Johnson’s language is thus a disturbing if necessary wake-up call to an American electorate who have become far too accepting of a taxpayer-funded political project that has destroyed the lives of more than 60 million Americans since Roe v. Wade in 1973. Students of history will know that many people were incredulous at early reports of the Holocaust. This is one reason Supreme Allied Commander Dwight D. Eisenhower ordered that photographs be taken of the death camps his forces encountered in central Europe. Hesse accuses Johnson of perpetrating a “horror show,” but to a deadened American people, that’s what is required.
Freedom for Whom?
In his masterful book “After Virtue,” philosopher Alasdair MacIntyre observes how Western public discourse has devolved into irreconcilable ethical debates, including over abortion. He notes that some in the West say a woman’s right to her own body extends to the embryo in her womb and that such a mother thus has a right to do as she pleases to that living, growing being, including depriving it of access to her lifesaving biological nourishment. Others label abortion as the taking of innocent life, a form of murder, and condemn it.
In a society in which both these worldviews are affirmed as normal and thus inform the law, what does one do? The underlying premises of these two views directly contradict one another.
Even more confusing, many Americans foster cognitive dissonance with regard to personal freedom. Hesse certainly does. She accuses Johnson of trying “to police other people’s lives and call it freedom.” Yet elsewhere she expresses wholehearted support for other forms of government policing of people’s lives, including enforcing various coronavirus-related restrictions and gun control. In other words, individual liberty is paramount, except when lives are at stake — well, some lives.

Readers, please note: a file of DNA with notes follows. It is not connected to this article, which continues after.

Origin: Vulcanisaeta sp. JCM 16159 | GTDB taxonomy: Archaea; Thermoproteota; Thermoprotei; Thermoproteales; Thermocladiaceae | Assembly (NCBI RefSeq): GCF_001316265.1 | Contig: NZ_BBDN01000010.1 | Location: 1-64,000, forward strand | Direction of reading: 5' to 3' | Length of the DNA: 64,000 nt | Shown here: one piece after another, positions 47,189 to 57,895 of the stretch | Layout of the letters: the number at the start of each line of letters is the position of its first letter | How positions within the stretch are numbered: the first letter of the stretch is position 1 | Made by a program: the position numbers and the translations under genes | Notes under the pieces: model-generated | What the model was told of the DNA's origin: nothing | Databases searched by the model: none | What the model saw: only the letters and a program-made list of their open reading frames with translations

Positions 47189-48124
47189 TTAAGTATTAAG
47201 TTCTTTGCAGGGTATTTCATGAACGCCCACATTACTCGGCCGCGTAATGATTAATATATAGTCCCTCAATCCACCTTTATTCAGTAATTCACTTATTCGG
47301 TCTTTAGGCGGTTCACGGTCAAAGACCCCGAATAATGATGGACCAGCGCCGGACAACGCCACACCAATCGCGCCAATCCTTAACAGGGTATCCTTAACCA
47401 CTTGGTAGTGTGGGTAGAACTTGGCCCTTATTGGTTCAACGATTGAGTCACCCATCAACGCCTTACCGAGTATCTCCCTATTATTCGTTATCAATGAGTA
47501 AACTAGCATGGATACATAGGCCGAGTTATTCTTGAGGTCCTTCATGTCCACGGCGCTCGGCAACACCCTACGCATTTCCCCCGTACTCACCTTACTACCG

Both Hesse and Johnson say they stand firmly in favor of freedom — Hesse, for the freedom of women and their bodies, and Johnson, for the freedom of all humans, whether outside the womb or in utero. That millions of Americans line up on both sides reveals a deep irrationality in contemporary political debates, one that defies reason, given the extensive scientific and philosophical evidence demonstrating human embryos are undeniably human.
Johnson’s language at the RNC might have been arresting and unnerving. But in a society that can’t make up its mind about what lives matter, what else can she do?